Remember Your Roots and Keep Them Colored

I could write a book

By Trena Eiden
Posted 2/6/20

Gar doesn’t cook and it’s hard to understand.

He’s always told our kids, “If you can read, you can learn to do anything because there’s books written about …

This item is available in full to subscribers.

Please log in to continue

Log in
Remember Your Roots and Keep Them Colored

I could write a book


Gar doesn’t cook and it’s hard to understand.

He’s always told our kids, “If you can read, you can learn to do anything because there’s books written about everything.” Well, hello. He’s a fantastic reader so why doesn’t he try to cook? We know it’s not because he loves my kitchen wizardry, since that non-flavorful fare is barely fit for human consumption. I learned everything I know about braising and blanching without an instructor, so he could learn from me and we’d try not to die together. In fact, I could write us a cookbook, “How not to burn the kitchen down and other fun baking tips.”

I could write other books and brochures as my side hustle. I’m a CNA — cheapest nurse available, as a friend’s husband likes to point out — and do a conglomeration of homecare, home-health, hospice and private care, so I could pen, “Nursing without knowledge.”

Our son, the doctor, likes to poke fun at me, “Mama, a chimpanzee could do your job. In fact, they’re training one right now.” I tell him, “It should have been you I put in the gunny sack instead of the kittens.” (Please, I’m kidding, there was no animal abuse. Don’t write bad reviews about me on that subject. There’ll be plenty of others where you can use concrete facts.)

This son of mine also just loves it when I self-diagnose. I tell him, “I have 10 cents worth of medical knowledge and I’m not afraid to use it.” He asks, “But should you?” I say, “Heck yes. In fact, after your dad had his finger sutured last year, I studied up on how to sew a wound shut. I’m thinking of writing a pamphlet, ‘Surgery, in six easy lessons.’” He kind of chortled, then got serious and said, “I hope you’re joking because sometimes it’s hard to tell.”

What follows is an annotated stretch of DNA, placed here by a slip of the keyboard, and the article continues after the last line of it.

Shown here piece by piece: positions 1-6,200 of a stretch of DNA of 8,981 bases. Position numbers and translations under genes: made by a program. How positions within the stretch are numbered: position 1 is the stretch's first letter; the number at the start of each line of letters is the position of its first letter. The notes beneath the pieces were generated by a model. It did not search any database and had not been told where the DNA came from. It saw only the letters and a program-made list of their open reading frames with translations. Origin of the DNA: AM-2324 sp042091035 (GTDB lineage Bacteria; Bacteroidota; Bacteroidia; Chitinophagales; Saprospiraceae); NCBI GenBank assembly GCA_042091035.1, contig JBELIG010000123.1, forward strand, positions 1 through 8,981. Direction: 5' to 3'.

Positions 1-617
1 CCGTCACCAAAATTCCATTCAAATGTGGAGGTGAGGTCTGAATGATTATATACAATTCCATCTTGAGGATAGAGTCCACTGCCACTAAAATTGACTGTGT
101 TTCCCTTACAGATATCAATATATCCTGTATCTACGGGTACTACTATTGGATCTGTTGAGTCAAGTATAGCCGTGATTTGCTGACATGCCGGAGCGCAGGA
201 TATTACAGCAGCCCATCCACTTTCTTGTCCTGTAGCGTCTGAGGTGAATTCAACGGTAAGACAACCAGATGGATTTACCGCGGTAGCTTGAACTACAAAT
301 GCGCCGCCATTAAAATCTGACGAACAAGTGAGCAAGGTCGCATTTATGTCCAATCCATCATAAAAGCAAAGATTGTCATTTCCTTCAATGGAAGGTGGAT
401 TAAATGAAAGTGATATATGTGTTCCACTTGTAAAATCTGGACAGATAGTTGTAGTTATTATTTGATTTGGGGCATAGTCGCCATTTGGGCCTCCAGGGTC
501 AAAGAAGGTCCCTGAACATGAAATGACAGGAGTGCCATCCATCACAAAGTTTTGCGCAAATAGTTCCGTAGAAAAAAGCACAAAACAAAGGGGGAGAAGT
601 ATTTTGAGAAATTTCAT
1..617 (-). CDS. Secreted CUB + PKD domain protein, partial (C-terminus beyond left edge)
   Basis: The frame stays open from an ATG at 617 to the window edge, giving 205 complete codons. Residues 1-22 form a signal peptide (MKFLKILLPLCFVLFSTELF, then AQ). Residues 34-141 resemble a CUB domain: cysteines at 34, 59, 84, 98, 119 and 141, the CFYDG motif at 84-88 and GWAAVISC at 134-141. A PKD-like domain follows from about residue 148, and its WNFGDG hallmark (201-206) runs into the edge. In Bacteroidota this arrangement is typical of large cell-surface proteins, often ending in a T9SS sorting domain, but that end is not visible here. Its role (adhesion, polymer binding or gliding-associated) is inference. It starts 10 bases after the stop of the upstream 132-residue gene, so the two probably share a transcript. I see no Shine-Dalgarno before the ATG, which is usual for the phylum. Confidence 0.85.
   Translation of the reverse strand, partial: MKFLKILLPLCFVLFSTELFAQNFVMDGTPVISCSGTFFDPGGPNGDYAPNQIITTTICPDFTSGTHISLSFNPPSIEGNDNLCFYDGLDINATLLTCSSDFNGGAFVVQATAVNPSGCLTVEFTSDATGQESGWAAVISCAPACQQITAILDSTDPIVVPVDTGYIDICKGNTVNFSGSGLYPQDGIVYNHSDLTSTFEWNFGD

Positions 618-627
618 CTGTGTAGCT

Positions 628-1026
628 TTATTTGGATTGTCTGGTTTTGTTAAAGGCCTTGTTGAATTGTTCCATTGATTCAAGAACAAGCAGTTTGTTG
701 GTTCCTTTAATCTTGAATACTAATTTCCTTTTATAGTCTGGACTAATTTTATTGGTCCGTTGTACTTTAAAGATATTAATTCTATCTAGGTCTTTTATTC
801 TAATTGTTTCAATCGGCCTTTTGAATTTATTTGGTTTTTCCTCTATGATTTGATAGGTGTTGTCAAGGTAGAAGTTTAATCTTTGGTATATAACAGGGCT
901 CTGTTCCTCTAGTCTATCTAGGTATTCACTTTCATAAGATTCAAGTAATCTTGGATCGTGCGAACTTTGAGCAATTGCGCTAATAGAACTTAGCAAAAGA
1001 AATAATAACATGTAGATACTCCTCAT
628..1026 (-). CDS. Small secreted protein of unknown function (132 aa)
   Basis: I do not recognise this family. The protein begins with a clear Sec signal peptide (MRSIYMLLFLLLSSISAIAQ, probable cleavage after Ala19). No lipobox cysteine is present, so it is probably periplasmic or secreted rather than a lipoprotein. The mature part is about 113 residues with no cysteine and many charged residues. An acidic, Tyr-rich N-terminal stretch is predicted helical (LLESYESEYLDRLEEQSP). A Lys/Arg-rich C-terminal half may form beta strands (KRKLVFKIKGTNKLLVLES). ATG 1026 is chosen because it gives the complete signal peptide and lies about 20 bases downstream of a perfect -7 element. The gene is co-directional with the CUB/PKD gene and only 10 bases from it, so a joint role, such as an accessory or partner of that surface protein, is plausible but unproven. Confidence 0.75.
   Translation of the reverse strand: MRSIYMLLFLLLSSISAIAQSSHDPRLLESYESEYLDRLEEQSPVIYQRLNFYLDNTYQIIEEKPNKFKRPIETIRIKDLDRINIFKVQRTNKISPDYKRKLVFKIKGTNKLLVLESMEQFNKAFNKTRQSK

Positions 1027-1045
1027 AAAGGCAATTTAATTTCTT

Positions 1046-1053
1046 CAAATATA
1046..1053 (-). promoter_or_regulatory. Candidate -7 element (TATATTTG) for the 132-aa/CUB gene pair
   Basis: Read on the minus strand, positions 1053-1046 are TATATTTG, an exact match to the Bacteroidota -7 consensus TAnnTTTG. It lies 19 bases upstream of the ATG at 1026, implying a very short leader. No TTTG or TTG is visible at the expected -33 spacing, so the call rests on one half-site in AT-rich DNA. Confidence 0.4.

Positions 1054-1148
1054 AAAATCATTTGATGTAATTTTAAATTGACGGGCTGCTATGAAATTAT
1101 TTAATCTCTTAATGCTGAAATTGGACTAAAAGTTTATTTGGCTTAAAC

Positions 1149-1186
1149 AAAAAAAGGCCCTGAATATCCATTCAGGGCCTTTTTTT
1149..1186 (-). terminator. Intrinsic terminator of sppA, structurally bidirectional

When it comes to medicine, there’s always dilemmas. I recently had a client ask if I could give an opinion on an ailment. I said, “Well, I could, but what if I’m miles away from what’s really wrong? What if my misdiagnosis was detrimental and I was put in front of a judge to give an account for my incompetence?”

I’ve rehearsed this exact scenario over the years so I know what I’d do. I’d beg for mercy and tell the magistrate, “I don’t know why I thought I could think. I knew I shouldn’t. I’m not a thinker and I promise never to think again.” I could offer to cook for him but then I’d get the electric chair.

Our daughter was home recently and I inquired of her how to fix a problem I’d been having with my laptop. She asked a couple of questions and then, frowning, said, “I think I showed you how to take care of that once before.” I said, “Well, when you were 2, I’m pretty sure, more than once, I had to give you advice about what the toilet was for.”

She sighed deeply, a typical response to my amazing quips. I said, “I think you’ll be happy to know I’m considering taking a course on being my own technical support, then I’m going to write a book, ‘Computers for dummies like the parents God gave you.’” 

We have a grafted-in-daughter who’s married to one of our sons. He couldn’t, on threat of death, hang a picture straight. She, on the other hand, is magical at carpentry, plumbing, electrical and any number of things I’ve had the pleasure of witnessing her build or repair. One day last summer, Gar was working out of town when I had an issue with a commode. I called our girl and she walked me through a quick fix.

I was grateful and relieved since plumbers make a good income and as you know, if I’m anything, I’m cheap. I have a tiny bit of understanding of bathrooms now so I could probably write another book, “Plumbing made simple with minimal flooding.” And after that, “Understanding electricity without a lot of dying.”

All of our married life Gar has worked in the oil and gas industry in dozens of different positions. He’s come home fatigued, upset, angry, resigned and disgusted over crazy things people have done, and I’ve heard multiple horror stories. In light of this, and since I’m writing all these books, I could fit one more in that most men would enjoy: “The ABC’s of truck driving and the meaning of hand gestures.”